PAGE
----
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If your not deploying production systems, then it seems security is not relevant (so can skip things like buddy and friend)

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From the list of chapters, I'd start with chapter 14 and only read small bits from other chapters if required next.jdbc has a very good set of docs, so maybe an alternative to chapter 13

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There are some simple project walkthroughs of server-side projects at

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For the benefit of anyone else interested in this topic that doesn't frequent clojureverse. I'll repost my revised plan here: Thanks to the great advice here and elsewhere, I've put together a new plan that I'm happy with. 1. Per @U05254DQM suggestion replace chapter 13 with the next-JDBC docs. 2. Complete chapter 14 3. Switch from Leiningen to the Clojure CLI 4. Follow @U0K064KQV "Build it and you will learn" suggestion, back-filling knowledge gaps as they arrive . 4b. Study @U04V70XH6's demo repo and others I can find.

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@U01HBARPCFL If you have any Qs about the next.jdbc docs, feel free to ask in #sql. If you have any Qs about the Clojure CLI or deps.edn, ask in #tools-deps. build.clj in #tools-build. My demo repo -- DM me. Or ask any of these Qs in #beginners if you think they're more general, rather than specific library/tool-related. Good luck!

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Thanks Sean, will do


Oh any coming in here - make sure to use the newest hiccup. 2.0.0-alpha3 or something. O.G. hiccup has injection vulnerabilities by default hiccup2 does not

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Yogesvara Das11:05:52

Like the way ? is stuck onto functions that return a boolean is there some idiom for functions that perform assertions?

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What do you mean by assertions?


Nothing I'm aware off. Assertions are mostly used for checking invariants and I don't remember seeing any special naming convention for t if that


Jo can I decode a base16 string with interop? I mean without some lib

Alex Miller (Clojure team)14:05:14

like (Integer/parseInt "00ff00" 16) ;;=> 65280 ?


no the output should be a string. this here does that

Alex Miller (Clojure team)14:05:59

well what is the encoding then?


I somehow thought "hex" or "'base16" for some reason


it's a string like this "\\x7b2246726f6d223a22307832663437656235623238316132363939646339363865643430366362653430653638626631303634222c22546f223a22307836653437663631666631646161643738376663303963353135366163323563373266373838646435222c2256616c7565223a3731393131333133353530353432323432313637337d"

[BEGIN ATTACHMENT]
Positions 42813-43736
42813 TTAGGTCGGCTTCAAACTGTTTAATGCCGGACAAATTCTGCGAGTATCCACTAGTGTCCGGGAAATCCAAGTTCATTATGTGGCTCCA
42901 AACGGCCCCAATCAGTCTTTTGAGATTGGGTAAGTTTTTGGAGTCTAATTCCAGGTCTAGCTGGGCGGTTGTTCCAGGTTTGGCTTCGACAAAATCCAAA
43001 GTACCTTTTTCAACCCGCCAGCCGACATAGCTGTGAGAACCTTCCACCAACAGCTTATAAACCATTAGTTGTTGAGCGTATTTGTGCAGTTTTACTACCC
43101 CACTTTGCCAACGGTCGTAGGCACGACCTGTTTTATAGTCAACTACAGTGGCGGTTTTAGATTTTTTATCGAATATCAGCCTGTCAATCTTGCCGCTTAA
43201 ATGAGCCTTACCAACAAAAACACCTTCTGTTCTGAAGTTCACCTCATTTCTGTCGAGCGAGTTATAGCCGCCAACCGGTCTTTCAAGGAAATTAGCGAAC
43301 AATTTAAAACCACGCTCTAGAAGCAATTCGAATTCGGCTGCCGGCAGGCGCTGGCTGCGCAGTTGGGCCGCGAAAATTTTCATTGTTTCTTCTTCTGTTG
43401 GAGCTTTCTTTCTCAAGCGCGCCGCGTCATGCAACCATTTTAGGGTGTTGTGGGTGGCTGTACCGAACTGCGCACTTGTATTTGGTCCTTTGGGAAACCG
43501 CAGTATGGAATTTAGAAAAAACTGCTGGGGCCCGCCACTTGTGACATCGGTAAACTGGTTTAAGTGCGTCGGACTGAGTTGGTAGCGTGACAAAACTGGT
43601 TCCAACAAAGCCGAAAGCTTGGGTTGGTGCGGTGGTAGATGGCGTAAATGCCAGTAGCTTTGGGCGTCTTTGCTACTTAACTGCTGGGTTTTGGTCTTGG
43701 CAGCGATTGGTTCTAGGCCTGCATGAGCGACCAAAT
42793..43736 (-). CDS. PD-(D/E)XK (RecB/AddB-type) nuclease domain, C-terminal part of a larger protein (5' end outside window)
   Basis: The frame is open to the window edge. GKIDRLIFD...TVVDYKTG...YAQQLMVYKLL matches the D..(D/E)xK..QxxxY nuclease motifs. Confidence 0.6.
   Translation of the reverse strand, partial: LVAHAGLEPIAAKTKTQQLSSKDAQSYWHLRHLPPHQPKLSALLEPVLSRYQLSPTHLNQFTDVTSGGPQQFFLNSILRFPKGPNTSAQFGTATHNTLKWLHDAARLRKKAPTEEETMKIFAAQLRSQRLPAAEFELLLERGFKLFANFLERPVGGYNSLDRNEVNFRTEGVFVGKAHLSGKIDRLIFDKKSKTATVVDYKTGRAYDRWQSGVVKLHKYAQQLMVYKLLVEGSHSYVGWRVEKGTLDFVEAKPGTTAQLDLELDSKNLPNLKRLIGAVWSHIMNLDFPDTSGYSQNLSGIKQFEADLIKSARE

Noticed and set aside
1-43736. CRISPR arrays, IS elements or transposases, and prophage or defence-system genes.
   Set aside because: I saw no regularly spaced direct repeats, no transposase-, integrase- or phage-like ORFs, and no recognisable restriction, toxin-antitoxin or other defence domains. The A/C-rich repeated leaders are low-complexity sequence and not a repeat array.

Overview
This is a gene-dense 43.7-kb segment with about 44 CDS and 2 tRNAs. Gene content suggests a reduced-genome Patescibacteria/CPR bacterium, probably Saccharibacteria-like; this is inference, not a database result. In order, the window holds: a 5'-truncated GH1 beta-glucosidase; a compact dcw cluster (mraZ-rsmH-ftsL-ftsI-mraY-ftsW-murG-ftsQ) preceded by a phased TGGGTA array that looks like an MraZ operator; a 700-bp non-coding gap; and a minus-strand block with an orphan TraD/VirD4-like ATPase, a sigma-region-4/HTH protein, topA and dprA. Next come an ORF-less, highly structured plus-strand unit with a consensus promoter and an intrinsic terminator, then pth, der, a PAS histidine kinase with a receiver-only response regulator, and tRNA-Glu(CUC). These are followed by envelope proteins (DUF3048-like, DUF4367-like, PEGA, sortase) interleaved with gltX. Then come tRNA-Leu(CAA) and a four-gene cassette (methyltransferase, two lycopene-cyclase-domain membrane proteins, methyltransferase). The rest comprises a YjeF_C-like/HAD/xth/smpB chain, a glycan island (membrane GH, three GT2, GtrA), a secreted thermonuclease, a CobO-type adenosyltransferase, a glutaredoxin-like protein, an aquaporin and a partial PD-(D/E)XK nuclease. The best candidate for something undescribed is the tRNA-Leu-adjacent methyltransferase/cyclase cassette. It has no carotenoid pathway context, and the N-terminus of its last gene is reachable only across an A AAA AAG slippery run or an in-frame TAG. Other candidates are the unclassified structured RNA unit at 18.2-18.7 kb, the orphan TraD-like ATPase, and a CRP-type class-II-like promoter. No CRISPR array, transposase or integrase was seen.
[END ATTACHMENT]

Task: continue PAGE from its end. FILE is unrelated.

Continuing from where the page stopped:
Alex Miller (Clojure team)14:05:20

it appears that is converting each pair of hex values to a character in ASCII encoding

Alex Miller (Clojure team)14:05:36

I mean that's what the page is doing, not sure if that's what you want


pretty sure it's what I want because it returns something that looks right


   (drop 2)
   (partition 2)
   (map #(apply str %))
   (map #(Integer/parseInt % 16))
   (map #(Character/toString %))
   (apply str))


Hi all, I am trying to write a cronjob and using sh however I keep getting an odd error which I can’t get my head around. Code:

(shell/with-sh-env {:PGPASSWORD (env :production-db-password)}
                     (sh "pg_dump"
                         (str "--dbname=postgresql://"
                              (env :production-db-user)
                              (env :production-db-instance)
                              "/amp-compute-products -W")
(shell/with-sh-env {:PGPASSWORD "pass"} (sh "pg_dump" (str "--dbname=postgresql://" "username" "@" "localhost:5432" "/amp-compute-products -W") "--file=production.sql" "--format=tar")) - failed: vector? at: [:fn-tail :arity-1 :params] spec: :clojure.core.specs.alpha/param-list
Could anyone possibly shine some light on what I’m doing wrong here?


it's good to always build from some small form that works ( "ls" "-a") for instance this still works

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it works in my repl, but when i run lein uberjar it doesn’t work 😕


sh - failed: vector? at: [:fn-tail :arity-n :bodies :params] spec: :clojure.core.specs.alpha/param-list
(sh "ls" "-a") - failed: vector? at: [:fn-tail :arity-1 :params] spec: :clojure.core.specs.alpha/param-list


even failed for (sh "ls" "-a")


think i found my issue - I was putting it in a function and didn’t have [] after the func name


yea sounds likely


we could probably enhance the docstring of shell/sh. it's not obvious that the commands should precede the options

Jon Olick16:05:07

is memoize thread-safe?

Jon Olick16:05:58

It seems fundamentally mutable

Jon Olick16:05:05

(with hidden state)


it is thread-safe


there are very few places of unrestrained 'mutation' in clojure. Most 'mutation' uses something called the "succession model", where you apply a function to the contents of the box, not simply bang on the box